Reason, a weapon to win arguments or path to truth?


Reason, rationality, etc. are undoubtedly seen by many as part of the methods that lead you straight to truth.  If you have your axioms right, as they say, rigorous deductive reasoning would give you nothing but truth.  I remember doing quantum mechanics once upon a time.  The texts usually began with five (or were there six?) postulates, and then we had theorems, lemmas, proofs, results.  We would also solve differential equations and evaluate their physical meaning based on a set of boundary conditions.  This process of reasoning led inevitably to what we considered to be the ‘Truth’ about the physical universe.  There was never any doubt about this in our minds.  Classical mechanics was also similar, just beginning with a different set of postulates.  Tweaking those postulates a little gave us the theory of relativity.  Notice how Einstein set up the postulates of the special theory of relativity in his famous paper On the Electrodynamic of Moving Bodies:

They suggest rather that, as has already been shown to the first order of small quantities, the same laws of electrodynamics and optics will be valid for all frames of reference for which the equations of mechanics hold good. We will raise this conjecture (the purport of which will hereafter be called the “Principle of Relativity”) to the status of a postulate, and also introduce another postulate, which is only apparently irreconcilable with the former, namely, that light is always propagated in empty space with a definite velocity c which is independent of the state of motion of the emitting body. These two postulates suffice for the attainment of a simple and consistent theory of the electrodynamics of moving bodies based on Maxwell’s theory for stationary bodies. [emphasis mine]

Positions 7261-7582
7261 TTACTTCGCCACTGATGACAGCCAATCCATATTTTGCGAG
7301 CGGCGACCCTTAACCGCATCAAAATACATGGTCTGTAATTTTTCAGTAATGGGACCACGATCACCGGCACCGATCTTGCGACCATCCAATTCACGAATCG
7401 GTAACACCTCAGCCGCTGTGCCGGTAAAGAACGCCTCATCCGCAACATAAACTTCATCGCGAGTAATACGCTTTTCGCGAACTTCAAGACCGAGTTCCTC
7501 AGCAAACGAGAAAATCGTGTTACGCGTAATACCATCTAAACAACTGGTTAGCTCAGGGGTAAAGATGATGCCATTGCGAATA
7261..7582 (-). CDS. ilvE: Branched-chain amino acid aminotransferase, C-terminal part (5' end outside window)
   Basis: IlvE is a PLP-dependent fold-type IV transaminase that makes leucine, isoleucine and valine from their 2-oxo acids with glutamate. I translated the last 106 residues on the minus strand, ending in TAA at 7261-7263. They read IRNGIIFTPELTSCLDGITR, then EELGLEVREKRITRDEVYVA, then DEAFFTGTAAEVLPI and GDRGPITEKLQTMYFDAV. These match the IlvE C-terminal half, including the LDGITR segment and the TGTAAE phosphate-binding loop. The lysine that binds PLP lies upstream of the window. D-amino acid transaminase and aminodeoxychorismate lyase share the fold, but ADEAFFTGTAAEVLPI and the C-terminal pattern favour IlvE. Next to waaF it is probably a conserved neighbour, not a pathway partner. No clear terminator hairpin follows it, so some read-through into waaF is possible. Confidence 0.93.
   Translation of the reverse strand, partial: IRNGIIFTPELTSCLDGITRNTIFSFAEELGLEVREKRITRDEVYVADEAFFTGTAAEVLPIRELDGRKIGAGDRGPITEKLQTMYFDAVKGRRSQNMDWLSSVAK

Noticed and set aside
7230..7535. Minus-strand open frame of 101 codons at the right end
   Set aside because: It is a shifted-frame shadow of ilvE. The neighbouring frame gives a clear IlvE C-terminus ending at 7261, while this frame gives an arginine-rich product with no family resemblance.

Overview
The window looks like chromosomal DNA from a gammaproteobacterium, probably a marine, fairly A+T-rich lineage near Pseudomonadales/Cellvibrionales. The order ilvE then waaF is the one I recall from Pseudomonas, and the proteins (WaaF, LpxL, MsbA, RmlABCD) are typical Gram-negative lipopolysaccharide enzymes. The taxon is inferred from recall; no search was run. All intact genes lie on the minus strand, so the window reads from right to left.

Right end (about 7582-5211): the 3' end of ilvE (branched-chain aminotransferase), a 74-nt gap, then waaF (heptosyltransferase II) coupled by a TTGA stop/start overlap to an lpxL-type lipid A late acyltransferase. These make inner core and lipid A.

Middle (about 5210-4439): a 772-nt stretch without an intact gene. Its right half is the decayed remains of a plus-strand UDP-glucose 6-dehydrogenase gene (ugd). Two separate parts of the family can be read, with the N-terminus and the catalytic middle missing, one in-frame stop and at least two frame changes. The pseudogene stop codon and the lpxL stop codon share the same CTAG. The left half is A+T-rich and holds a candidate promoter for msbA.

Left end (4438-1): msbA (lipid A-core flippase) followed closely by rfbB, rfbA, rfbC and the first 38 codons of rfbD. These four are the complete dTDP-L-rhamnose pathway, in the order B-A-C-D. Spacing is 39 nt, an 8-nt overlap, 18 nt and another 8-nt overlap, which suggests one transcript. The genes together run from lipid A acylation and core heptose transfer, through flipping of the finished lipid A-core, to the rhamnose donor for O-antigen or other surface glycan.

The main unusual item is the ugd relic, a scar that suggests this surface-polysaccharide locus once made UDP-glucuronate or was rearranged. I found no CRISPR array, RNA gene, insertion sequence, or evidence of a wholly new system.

And as the formalism consistent with these postulates unfolded, the world witnessed a radically altered, but ‘true’ picture of the universe.  Reason led to Truth.

Now, however, some research into ‘reason’ seems to be revealing that reason evolved mainly to win arguments and not to search for the truth.  That is the subject of an article in NY Times today titled Reason Seen More as Weapon Than Path to Truth.  A brief quote below:

some researchers are suggesting that reason evolved for a completely different purpose: to win arguments. Rationality, by this yardstick (and irrationality too, but we’ll get to that) is nothing more or less than a servant of the hard-wired compulsion to triumph in the debating arena.

hard-wired compulsion to triumph in the debating arena? As hard wired as the language itself?  The day to day deployment of reason to win arguments, or the lawyers use of reason to win cases–that makes sense to me.  But reason as the servant of a hardwired compulsion to win, that may have far reaching implications.

For those of you who may be interested in knowing a bit more about it, here is a brief history of quantum mechanics from the science channel:

and, here a nice visualisation of the special relativity:

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About Irfan

I am an independent researcher and blogger interested in everything under the sun, but more so in the philosophy and history of education and education reform generally, and specifically in the so-called post colonial contexts

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